Net-zero laggard insurers are putting their reputations at stake

Net-zero laggard insurers are putting their reputations at stake | Insurance Business Canada

Net-zero laggard insurers are putting their reputations at stake

Insurance companies who fail to act quickly enough in their transition to net zero are putting their reputations at stake, according to Isabelle Santenac, global insurance leader at Ernst & Young (EY).

It is now widely accepted that insurers have a vital role to play in implementing an orderly and fair transition to net zero carbon emissions, and to foster global resilience to climate-related risks. By and large, the insurance sector has accepted this task with open arms.

A group of over 20 of the world’s leading insurers, representing more than 11% of world premium volume globally, has joined the UN-convened Net Zero Insurance Alliance (NZIA), committing to transition their insurance and reinsurance underwriting portfolios to net-zero greenhouse gas (GHG) emissions by 2050. The NZIA also advocates for and engages in governmental policies for a science-based and socially just transition of economic sectors to net zero.

The few naysayers and/or laggards in the insurance industry “face major reputational risks,” said Santenac. “No-one wants to be on front page news for not doing enough, quickly enough in their transition to net zero.”

The urgency to act was set in stone at the 26th United Nations Climate Change conference (COP26), held in the UK, which delivered an agreement to “phase down” coal, a new focus on achieving a just transition through biodiversity and sustainable development, and heightened levels of commitment from the private sector, including from insurers.

A need for appropriate base standards for sustainability reporting was stressed by the insurance industry via the NZIA and the Geneva Association’s Task Force on Climate Risk Assessment – which included 17 of the world’s largest P&C and life insurers, including: Achmea, Aegon, AIG, Allianz, Aviva, AXA, Chubb, Daichi Life, Hannover Re, Intact Financial, Manulife, MetLife, Munich Re, Prudential Financial, SCOR, Swiss Re, and Tokio Marine.

One key announcement at COP26 was the creation of the International Sustainability Standards Board (ISSB), a standards-setting body under the International Financial Reporting Standards Foundation (IFRS), with the task of setting global baseline standards for sustainability reporting with a focus on climate change.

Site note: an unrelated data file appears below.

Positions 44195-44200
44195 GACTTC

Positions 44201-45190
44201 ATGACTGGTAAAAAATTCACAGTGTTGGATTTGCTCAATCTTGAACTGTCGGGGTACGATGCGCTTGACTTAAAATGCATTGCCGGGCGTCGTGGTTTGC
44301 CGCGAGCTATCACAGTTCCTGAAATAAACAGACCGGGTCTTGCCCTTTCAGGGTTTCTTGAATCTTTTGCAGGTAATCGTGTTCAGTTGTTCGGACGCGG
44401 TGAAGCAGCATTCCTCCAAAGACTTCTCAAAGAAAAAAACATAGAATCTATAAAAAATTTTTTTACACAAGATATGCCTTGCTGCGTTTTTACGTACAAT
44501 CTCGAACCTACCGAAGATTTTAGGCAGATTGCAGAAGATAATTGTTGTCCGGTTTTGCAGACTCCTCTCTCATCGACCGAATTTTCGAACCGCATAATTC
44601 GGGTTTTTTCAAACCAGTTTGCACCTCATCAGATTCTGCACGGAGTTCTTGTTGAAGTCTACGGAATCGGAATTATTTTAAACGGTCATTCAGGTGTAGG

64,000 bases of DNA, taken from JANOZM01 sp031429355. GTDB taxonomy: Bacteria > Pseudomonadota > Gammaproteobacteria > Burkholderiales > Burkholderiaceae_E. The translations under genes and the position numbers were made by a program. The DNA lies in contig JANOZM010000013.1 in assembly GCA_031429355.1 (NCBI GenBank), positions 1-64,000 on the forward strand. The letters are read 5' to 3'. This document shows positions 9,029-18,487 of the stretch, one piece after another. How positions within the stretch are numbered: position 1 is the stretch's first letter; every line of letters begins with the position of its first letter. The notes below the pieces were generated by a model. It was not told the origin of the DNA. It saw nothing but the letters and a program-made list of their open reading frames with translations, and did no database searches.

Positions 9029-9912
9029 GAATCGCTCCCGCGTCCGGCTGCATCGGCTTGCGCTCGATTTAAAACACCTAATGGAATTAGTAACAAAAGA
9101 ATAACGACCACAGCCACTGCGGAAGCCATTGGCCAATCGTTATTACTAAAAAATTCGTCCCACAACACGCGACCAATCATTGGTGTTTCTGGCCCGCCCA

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While these standards are what the insurance industry has been asking for, they do come with new regulatory risks associated with mandatory reporting, as well as new capital requirements.

“Once standards are set, regulators will start to force companies to disclose their actions according to those standards, and they will be judged or measured on what they’ve done compared to their peers,” said Santenac. “Obviously, that’s going to create emulation, because investors will question companies about why their peers are more advanced than they are. Investors are going to ask: ‘Why are you so slow?’”

Greenwashing is another big risk, according to Santenac. Investopedia defines greenwashing as: “the process of conveying a false impression or providing misleading information about how a company’s products are more environmentally sound. Greenwashing is considered an unsubstantiated claim to deceive consumers into believing that a company’s products are environmentally friendly.”

Read more: How insurance companies are influencing the globe’s great energy transition

This depends on how insurers disclose and communicate their sustainability targets and actions.

“New regulation and standards will create another level of discussion,” explained Santenac, “and the big risk there is if companies communicate things that are not totally accurate or could be contradicted a few months later. Greenwashing is big risk. We haven’t seen it yet among insurers, but we’ve started to see regulators fining banks for greenwashing. It all ties into the reputational risk.”

How insurers act and disclose their intentions around the transition to net zero could also influence another big challenge in the sector – talent attraction and retention.

“The transition to net zero is important to people worldwide,” Santenac emphasized. “We see more and more that the younger generation wants to work for companies that have a noble purpose. The insurance industry has a noble purpose by definition, but if insurers fail to act on climate change and the transition to net zero, I think they’ll miss an opportunity to attract and retain top talent. That’s a big risk for the industry.”